There are not surprisingly comments across the blogosphere about the ruling by the all male, all Catholic majority on the U.S. Supreme Court perpetuating the ludicrous myth that corporations are "persons" that hold "religious beliefs." The ruling was a victory for Christofascists who are increasingly demanding special rights and the ability to exempt themselves from any laws they don't like so long as the claim their bigotry and/or ignorance is based on "religious belief." I suspect the Founding Fathers would be shocked by today's holding. More importantly, the ruling sets the stage more more attacks on women's rights and, by extension, further demands by the "godly folk" to be able to discriminate against LGBT Americans at will. The majority opinion was written by Justice Samuel Alito - no mental giant in my view, although a genius compared to the brain dead Clarence Thomas - and the most significant opinion released was the dissent of Justice Ginsburg who ripped the majority a new one although outwardly polite. Here are highlights from Ginsburg's dissenting opinion that begins on page 60 of the complete ruling found here:
In a decision of startling breadth, the Court holds that commercial enterprises, including corporations, along with partnerships and sole proprietorships, can opt out of any law (saving only tax laws) they judge incompatible with their sincerely held religious beliefs. See ante, at 16–49. Compelling governmental interests in uniform compliance with the law, and disadvantages that religion-based opt-outs impose on others, hold no sway, the Court decides, at least when there is a “less restrictive alternative.” And such an alternative, the Court suggests, there always will be. . . .The exemption sought by Hobby Lobby and Conestoga would override significant interests of the corporations’ employees and covered dependents. It would deny legions of women who do not hold their employers’ beliefs access to contraceptive coverage that the ACA would otherwise secure.Lacking a tenable claim under the Free Exercise Clause, Hobby Lobby and Conestoga rely on RFRA, a statute instructing that “[g]overnment shall not substantially burden a person’s exercise of religion even if the burden results from a rule of general applicability” unless the government shows that application of the burden is “the least restrictive means” to further a “compelling governmental interest.”Until this litigation, no decision of this Court recognized a for-profit corporation’s qualification for a religious exemption from a generally applicable law, whether under the Free Exercise Clause or RFRA.The absence of such precedent is just what one would expect, for the exercise of religion is characteristic of natural persons, not artificial legal entities. As Chief Justice Marshall observed nearly two centuries ago, a corporation is “an artificial being, invisible, intangible, and existing only in contemplation of law.”The Court’s determination that RFRA extends to for profit corporations is bound to have untoward effects. Although the Court attempts to cabin its language to closely held corporations, its logic extends to corporations of any size, public or private. Little doubt that RFRA claims will proliferate, for the Court’s expansive notion of corporate personhood—combined with its other errors in construing RFRA—invites for-profit entities to seek religion-based exemptions from regulations they deem offensive to their faith.Would the exemption the Court holds RFRA demands for employers with religiously grounded objections to the use of certain contraceptives extend to employers with religiously grounded objections to blood transfusions (Jehovah’s Witnesses); antidepressants (Scientologists); medications derived from pigs, including anesthesia, intravenous fluids, and pills coated with gelatin (certain Muslims, Jews, and Hindus); and vaccinations (Christian) Scientists, among others)?There is an overriding interest, I believe, in keeping the courts “out of the business of evaluating the relative merits of differing religious claims,” Lee , 455 U. S., at 263, n. 2 (Stevens, J., concurring in judgment), or the sincerity with which an asserted religious belief is held. Indeed, approving some religious claims while deeming others unworthy of accommodation could be “perceived as favoring one religion over another,” the very “risk the Establishment Clause was designed to preclude.”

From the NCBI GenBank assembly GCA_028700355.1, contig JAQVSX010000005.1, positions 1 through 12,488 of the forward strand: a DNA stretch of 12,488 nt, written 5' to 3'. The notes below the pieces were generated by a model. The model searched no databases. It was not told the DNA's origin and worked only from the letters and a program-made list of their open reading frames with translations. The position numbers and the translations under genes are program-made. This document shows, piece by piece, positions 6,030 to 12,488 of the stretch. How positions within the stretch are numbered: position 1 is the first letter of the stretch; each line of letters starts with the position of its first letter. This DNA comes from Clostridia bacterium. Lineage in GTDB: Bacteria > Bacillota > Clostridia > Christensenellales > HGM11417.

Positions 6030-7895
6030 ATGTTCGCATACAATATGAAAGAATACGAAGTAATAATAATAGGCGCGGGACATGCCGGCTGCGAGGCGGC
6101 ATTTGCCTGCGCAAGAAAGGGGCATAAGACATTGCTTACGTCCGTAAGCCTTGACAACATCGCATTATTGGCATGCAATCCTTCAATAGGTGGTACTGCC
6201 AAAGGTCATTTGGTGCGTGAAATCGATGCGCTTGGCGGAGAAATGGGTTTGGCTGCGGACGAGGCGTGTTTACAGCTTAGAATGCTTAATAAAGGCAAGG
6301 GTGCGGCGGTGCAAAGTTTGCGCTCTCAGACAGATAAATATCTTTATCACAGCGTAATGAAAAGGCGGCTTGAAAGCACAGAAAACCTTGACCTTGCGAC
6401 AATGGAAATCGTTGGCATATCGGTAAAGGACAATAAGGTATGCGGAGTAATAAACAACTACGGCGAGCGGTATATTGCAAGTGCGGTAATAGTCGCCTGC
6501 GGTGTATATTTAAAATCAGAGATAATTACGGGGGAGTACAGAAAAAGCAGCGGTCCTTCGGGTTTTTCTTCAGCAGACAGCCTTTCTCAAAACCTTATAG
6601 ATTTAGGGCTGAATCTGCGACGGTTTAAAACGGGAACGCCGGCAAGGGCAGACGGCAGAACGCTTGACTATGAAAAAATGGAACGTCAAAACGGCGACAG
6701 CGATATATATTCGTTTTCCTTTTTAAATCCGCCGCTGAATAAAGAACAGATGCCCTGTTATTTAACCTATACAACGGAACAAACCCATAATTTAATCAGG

Lest we forget, many one time segregationists justified segregation on religious belief. One has to shudder and wonder how this majority on the Court would rule were that argument presented today. Perhaps I should not admit it, but by some projections Christians - and conservative Christians in particular - will eventually be in a minority in America, and a part of me hopes that when that day comes the courts will allow non-Christians the special right to discriminate against Christians that the Christofascists are currently demanding for themselves. It would be delicious "divine justice" in my view. Individuals like the owners of Hobby Lobby are not nice or decent people. They are selfish, self-centered and do not give damn about the rights of anyone but themselves.